Harvey Keitel is the aging Meyer Lansky in 'Lansky'

Harvey Keitel is the aging Meyer Lansky in 'Lansky'

Harvey Keitel's long and varied career has seen him working with iconic directors like Martin Scorsese on 'Mean Streets' (with Robert De Niro) and 'Alice Doesn't Live Here Anymore,' and Quentin Tarantino on 'Reservoir Dogs' and 'Pulp Fiction' and Jane Campion on 'The Piano.' Born and raised in Brooklyn, New York, Keitel studied at the famed Actors Studio under Lee Strasberg, whose 'Godfather: Part II' character Hyman Roth was largely inspired by real life organized crime figure Meyer Lansky. Now Keitel is playing the real man in 'Lansky,' and he and writer/director Eytan Rockaway sat down with Moviefone to talk about their new movie.

Moviefone: You've played gangsters before, real gangsters like Mickey Cohen and Angelo Bruno. What's your entry point to Meyer Lansky to give you something different to do?

Keitel: Well, I have to correct you, in a sense. I never played a gangster. I played a person, and there's a lot of aspects to being a person. So you never use them up trying to discover them in your own life to be a person. So the search is a good search when you're creating anything. In a theater, cinema, dance, music. You go to these forces that work on you and try to touch them in some way. Grab them.

MF: So what about Lansky as a person was interesting for you, as an artist, to bring to life and explore?

Keitel: Well, we have something in common. He is the child of immigrants. So am I. And I know a bit about that journey, coming from an immigrant family into America and trying to make a living. My parents tried to make a living, and that wasn't always easy. It was tough going.

And those great experiences growing up that way, having to steal once in a while from the supermarket, a potato to go put it into a fire in the lots. And you had baked potatoes there. And once in a while, stealing a little bit of this, a little bit of that. One time, a bar of chocolate dropped out of my coat. It scared the hell out of me. I thought I'd get locked up.

So all these life experiences that make up a life and how you get into a life. I mean, Meyer was a brilliant, brilliant man. Everything he created was like a Midas touch. Some of it was not for the good, but then again, he found employment for millions of people. And then again, he was a father. He had children. The wonderful, complicated journey.

MF: You were a kid around the era that Lansky would have really been hitting it big. What would a young Harvey Keitel think about playing an adult Meyer Lansky, years later?

Keitel: (Laughing) Harvey Keitel probably wanted to be Meyer Lansky as a kid, never mind play him! I mean, he was a mythical figure. And when one is looking to become something in life, there are all those waterways you travel down. And if you're lucky, you survive it, you survive the rush of water, and you don't drown in it. I did my time drowning and rescuing myself. Meyer did his as well. And he created a lot of good. At the same time, he did a lot of things that were not so good.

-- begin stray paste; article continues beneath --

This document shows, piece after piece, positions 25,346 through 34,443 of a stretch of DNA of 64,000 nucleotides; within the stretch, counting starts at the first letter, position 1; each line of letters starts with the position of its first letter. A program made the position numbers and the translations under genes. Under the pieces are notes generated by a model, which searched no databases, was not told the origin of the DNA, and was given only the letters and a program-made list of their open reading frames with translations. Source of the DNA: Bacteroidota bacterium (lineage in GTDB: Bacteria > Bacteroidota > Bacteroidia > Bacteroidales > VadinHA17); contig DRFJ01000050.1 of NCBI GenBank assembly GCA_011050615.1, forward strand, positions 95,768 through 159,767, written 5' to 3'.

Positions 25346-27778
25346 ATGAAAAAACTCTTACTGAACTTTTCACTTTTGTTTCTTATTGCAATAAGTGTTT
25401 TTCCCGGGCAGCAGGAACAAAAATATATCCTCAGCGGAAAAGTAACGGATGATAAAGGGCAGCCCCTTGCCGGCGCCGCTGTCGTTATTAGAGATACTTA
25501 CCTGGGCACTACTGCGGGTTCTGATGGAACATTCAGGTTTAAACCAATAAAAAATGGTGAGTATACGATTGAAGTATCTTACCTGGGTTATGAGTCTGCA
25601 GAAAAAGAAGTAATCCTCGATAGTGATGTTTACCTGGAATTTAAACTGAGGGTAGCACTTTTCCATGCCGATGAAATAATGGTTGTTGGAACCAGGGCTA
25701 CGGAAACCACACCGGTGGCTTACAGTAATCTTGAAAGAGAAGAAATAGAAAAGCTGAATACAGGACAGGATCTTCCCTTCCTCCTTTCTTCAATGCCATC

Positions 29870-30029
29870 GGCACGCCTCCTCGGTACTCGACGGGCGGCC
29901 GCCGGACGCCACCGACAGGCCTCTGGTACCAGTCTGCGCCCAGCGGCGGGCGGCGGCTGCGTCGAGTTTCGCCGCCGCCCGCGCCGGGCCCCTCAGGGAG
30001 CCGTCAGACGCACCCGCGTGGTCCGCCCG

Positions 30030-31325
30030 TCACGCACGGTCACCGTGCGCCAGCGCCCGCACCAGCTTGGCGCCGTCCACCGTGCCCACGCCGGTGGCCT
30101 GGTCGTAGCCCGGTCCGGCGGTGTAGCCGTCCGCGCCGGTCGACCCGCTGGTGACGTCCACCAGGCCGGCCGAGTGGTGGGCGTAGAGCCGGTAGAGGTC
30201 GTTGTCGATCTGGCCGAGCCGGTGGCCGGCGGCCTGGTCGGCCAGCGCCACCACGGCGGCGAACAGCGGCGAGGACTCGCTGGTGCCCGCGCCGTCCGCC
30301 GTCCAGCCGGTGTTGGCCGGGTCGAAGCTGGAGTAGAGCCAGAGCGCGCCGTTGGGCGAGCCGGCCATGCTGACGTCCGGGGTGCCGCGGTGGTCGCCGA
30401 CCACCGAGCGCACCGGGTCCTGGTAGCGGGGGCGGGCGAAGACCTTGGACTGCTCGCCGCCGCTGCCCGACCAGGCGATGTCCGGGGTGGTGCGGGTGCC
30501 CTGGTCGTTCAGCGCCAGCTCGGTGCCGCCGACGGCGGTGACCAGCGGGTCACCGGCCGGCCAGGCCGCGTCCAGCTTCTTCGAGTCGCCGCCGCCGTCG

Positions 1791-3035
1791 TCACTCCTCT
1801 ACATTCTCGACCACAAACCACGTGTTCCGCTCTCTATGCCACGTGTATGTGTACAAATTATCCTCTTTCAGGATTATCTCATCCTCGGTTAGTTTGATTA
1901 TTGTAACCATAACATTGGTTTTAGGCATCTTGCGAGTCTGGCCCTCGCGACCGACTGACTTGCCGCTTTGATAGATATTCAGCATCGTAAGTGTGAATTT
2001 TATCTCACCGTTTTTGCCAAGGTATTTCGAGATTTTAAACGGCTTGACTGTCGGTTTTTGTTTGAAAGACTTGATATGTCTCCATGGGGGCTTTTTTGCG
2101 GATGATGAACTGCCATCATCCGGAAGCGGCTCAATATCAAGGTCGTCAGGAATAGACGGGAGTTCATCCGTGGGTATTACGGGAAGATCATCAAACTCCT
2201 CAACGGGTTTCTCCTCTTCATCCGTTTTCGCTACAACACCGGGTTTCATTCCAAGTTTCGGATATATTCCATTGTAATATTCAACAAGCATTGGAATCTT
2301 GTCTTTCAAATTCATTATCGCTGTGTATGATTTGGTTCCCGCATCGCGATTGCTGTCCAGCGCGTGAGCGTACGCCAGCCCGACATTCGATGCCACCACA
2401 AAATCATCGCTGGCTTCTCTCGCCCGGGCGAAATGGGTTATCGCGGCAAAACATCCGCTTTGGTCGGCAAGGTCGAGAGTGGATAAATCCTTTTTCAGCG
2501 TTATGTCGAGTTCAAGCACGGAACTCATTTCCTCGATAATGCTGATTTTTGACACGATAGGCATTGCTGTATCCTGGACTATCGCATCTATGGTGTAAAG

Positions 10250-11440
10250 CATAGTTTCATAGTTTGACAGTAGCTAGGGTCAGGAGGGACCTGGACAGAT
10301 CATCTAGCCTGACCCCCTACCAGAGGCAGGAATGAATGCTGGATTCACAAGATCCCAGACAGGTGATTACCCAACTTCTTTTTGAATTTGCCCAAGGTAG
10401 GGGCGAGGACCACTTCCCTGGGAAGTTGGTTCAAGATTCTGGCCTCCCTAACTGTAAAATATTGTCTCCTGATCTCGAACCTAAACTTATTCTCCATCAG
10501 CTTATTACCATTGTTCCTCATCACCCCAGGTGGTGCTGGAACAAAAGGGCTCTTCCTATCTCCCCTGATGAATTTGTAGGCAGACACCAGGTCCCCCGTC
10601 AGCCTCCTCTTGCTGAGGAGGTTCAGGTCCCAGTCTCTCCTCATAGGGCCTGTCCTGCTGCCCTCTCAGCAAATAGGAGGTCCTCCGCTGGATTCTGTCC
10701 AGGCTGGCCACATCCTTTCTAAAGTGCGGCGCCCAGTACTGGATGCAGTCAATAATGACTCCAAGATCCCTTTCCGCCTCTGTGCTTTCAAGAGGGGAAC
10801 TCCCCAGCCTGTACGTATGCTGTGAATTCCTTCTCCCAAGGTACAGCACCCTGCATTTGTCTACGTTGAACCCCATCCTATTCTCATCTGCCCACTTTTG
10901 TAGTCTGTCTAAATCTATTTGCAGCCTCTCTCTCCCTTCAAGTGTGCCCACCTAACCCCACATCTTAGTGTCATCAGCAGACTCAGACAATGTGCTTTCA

MF: Eytan Rockaway, your director, describes Lansky, and Siegel and some others, as these larger than life, almost mythical Greek or Norse figures. Is there a trick for you in finding the humanity and putting that aside?

Keitel: We make the myths. We make them. They were handed down, stories about living. So we are part of making the myths. And a lot of us would like to live the myths. By that, I mean, to make the hero's journey. And unless you read Parsifal... You know that the journey is fraught with danger, death, suffering, doing the good. He cures the sickly king by asking one question, "Uncle, what ails you?"

That is the essence of that myth. Arguably, they say, one of the great myths, if not the greatest one ever written. Who would know that unless we pass down these stories to each other? So Meyer Lansky, and the movie, I hope that we're passing down this journey that the myths are written about, that we all have to experience.

MF: You're playing a man who is very close to your own age now, who is telling his story. And at some point is, from time to time, passing on the things he's learned to the younger David Stone. Did that get you thinking about some of your own things that you pass on, especially when you're working with, say, younger directors like Rockaway?

Keitel: Everything. Everything. I mean, I'm a father. And I was that kid once, and everything in between. So I just read something, maybe it was last week. Someone wrote this line, "Teach your kids what you learned later on in life." So I think we have this natural instinct to do the right thing.

I think Meyer had an instinct to do the right thing, but he was caught up in the life he created for himself. He and Lucky Luciano, and the things that they did. So they were caught in a way. Or caught themselves, trapped themselves, to go on to figure it out. I like to think I would have sat down with Meyer, and we would have had some fun.